Simon Peter followed Jesus

This is included in the section: Peter's Denial of Christ

The high priest . . . asked Jesus

Annas is apparently meant.

This was not a trial,  for the Sanhedrin had not been assembled;  rather it was a hearing to get evidence to submit to that body when it was convened a few hours later.

The inquiry touched Jesus' disciples and doctrine.  It is not clear that Annas had in mind to prosecute the disciples. More likely he hoped to get a confession that these men were being prepared for revolutionary activity.  Jesus ignored the matter.  So far as his teaching was concerned,  he denied having given secret instruction that might be construed as plotting against the authorities.  He had taught openly,  in public places such as the synagogue and temple.  His teaching was not subversive.

Why do you ask me?

Jesus implied that the procedure was illegal.
There were no witnesses.
He was being made to implicate himself by his testimony.

One of the attending officers  (others were in the courtyard)  thought the answer impudent and struck Jesus to make him more docile in his attitude toward the high priest.  When Christ pointed out the injustice involved,  neither the officer nor Annas could make a defense of the procedure.  There was nothing to do but to send the captive to Caiaphas.
(from The Wycliffe Bible Commentary, Electronic Database. Copyright (c) 1962 by Moody Press)


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Matthew 26:57-68
(57)   And those who had laid hold of Jesus led Him away to Caiaphas the high priest, where the scribes and the elders were assembled.  (58)  But Peter followed Him at a distance to the high priest's courtyard. And he went in and sat with the servants to see the end.
(59)  Now the chief priests, the elders, and all the council sought false testimony against Jesus to put Him to death,  (60)  but found none. Even though many false witnesses came forward, they found none. But at last two false witnesses came forward   (61)  and said, "This fellow said, 'I am able to destroy the temple of God and to build it in three days.'"
(62)  And the high priest arose and said to Him, "Do You answer nothing? What is it these men testify against You?"  (63)  But Jesus kept silent. And the high priest answered and said to Him, "I put You under oath by the living God: Tell us if You are the Christ, the Son of God!"
(64)  Jesus said to him, "It is as you said. Nevertheless, I say to you, hereafter you will see the Son of Man sitting at the right hand of the Power, and coming on the clouds of heaven."
(65)  Then the high priest tore his clothes, saying, "He has spoken blasphemy! What further need do we have of witnesses? Look, now you have heard His blasphemy!  (66)  What do you think?"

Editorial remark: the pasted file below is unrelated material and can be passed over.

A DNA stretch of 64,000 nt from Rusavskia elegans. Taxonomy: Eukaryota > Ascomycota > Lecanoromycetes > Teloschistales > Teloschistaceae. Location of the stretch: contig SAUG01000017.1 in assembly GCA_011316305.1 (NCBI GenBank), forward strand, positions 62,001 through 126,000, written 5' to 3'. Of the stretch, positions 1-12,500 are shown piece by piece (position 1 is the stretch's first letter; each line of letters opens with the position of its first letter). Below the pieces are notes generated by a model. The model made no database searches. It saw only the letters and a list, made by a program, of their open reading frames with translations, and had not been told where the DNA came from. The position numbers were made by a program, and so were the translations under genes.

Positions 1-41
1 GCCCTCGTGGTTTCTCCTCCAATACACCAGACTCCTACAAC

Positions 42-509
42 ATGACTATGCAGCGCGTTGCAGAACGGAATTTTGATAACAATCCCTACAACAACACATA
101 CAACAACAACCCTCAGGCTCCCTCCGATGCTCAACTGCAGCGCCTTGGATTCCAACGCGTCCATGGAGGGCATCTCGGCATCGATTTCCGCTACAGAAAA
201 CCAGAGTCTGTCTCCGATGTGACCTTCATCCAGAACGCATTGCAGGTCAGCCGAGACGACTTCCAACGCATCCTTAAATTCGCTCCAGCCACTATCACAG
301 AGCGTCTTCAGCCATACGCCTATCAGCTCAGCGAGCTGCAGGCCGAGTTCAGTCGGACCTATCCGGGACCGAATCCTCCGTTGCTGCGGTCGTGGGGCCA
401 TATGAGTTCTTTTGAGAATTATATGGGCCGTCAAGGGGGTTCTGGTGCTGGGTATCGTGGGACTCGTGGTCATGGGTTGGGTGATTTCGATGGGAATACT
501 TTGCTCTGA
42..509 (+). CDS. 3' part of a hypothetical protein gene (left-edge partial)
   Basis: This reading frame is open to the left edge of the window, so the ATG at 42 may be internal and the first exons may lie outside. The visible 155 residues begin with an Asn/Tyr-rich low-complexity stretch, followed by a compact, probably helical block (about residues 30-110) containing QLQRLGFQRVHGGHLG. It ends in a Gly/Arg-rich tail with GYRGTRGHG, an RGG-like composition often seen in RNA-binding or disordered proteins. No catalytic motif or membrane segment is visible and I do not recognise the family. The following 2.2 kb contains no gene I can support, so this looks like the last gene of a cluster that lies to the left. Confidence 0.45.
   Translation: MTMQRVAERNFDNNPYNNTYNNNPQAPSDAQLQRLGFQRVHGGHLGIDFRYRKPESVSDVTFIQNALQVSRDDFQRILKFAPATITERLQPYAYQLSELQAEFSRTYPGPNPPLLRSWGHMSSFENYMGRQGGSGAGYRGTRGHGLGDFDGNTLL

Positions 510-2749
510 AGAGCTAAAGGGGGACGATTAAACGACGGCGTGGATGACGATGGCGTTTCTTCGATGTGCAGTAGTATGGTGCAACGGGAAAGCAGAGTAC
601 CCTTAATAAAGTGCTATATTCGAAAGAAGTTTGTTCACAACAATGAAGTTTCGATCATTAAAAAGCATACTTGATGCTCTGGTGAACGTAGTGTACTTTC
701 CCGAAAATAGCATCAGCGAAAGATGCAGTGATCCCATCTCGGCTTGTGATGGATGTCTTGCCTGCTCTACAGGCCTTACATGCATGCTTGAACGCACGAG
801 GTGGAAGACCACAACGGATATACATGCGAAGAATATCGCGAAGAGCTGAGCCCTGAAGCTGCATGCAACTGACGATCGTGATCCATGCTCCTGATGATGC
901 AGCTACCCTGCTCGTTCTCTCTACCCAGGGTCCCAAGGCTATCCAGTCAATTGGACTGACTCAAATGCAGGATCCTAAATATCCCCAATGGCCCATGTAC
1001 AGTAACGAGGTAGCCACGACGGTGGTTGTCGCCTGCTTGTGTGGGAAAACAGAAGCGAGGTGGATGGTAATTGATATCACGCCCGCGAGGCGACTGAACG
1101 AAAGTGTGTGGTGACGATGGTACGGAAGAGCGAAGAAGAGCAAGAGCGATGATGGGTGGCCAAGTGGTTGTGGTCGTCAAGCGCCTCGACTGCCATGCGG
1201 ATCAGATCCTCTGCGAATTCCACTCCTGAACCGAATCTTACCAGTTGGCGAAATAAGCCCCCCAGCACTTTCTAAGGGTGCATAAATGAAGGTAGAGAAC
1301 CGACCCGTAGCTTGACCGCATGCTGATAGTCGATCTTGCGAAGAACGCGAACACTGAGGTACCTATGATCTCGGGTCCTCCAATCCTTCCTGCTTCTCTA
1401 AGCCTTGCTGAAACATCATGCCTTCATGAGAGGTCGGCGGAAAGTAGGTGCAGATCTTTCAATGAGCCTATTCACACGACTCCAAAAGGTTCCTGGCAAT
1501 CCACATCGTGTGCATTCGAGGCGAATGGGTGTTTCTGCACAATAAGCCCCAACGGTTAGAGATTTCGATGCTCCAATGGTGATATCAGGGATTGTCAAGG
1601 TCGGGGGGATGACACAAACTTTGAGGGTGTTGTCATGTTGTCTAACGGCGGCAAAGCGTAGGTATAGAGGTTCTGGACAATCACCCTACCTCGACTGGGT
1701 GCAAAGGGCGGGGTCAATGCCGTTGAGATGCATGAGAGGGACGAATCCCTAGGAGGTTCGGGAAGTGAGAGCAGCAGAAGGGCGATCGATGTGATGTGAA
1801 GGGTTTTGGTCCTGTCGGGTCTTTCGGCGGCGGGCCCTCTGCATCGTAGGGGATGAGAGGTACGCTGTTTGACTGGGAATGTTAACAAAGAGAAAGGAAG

They answered and said, "He is deserving of death."
(67)  Then they spat in His face and beat Him; and others struck Him with the palms of their hands,  (68)  saying, "Prophesy to us, Christ! Who is the one who struck You?"

Mark 14:53-65
(53)  And they led Jesus away to the high priest; and with him were assembled all the chief priests, the elders, and the scribes.  (54)  But Peter followed Him at a distance, right into the courtyard of the high priest. And he sat with the servants and warmed himself at the fire.
(55)  Now the chief priests and all the council sought testimony against Jesus to put Him to death, but found none.  (56)  For many bore false witness against Him, but their testimonies did not agree.
(57)  Then some rose up and bore false witness against Him, saying,  (58)  "We heard Him say, 'I will destroy this temple made with hands, and within three days I will build another made without hands.'"  (59)  But not even then did their testimony agree.
(60)  And the high priest stood up in the midst and asked Jesus, saying, "Do You answer nothing? What is it these men testify against You?"  (61)  But He kept silent and answered nothing.
Again the high priest asked Him, saying to Him, "Are You the Christ, the Son of the Blessed?"
(62)  Jesus said, "I am. And you will see the Son of Man sitting at the right hand of the Power, and coming with the clouds of heaven."
(63)  Then the high priest tore his clothes and said, "What further need do we have of witnesses?  (64)  You have heard the blasphemy! What do you think?"
And they all condemned Him to be deserving of death.
(65)  Then some began to spit on Him, and to blindfold Him, and to beat Him, and to say to Him, "Prophesy!" And the officers struck Him with the palms of their hands.

Luke 22:54
(54)   Having arrested Him, they led Him and brought Him into the high priest's house. But Peter followed at a distance.

Caiaphas,  like his father-in-law Annas, was a Sadducee - equally astute and unscrupulous with Annas,  but endowed with less force of character and will.

They lead Him away

They led him away,  led him in triumph
As a trophy of their victory; they  led him as a lamb to the slaughter, and they led him through the sheep-gate spoken of  Nehemiah 3:1.
They led him away to their masters that sent them.
It was now about midnight,  and one would think they should have put him in ward (Lev 24:12),  should have led him to some prison,  till it was a proper time to call a court;  but he is hurried away immediately,  not to the justices of  peace,  to be committed,  but to the judges to be condemned;  so extremely violent was the prosecution,  partly because they feared a rescue,  which they would thus not only leave no time for,  but give a terror to;  partly because they greedily thirsted after Christ's blood,  as the eagle that hastens to the prey.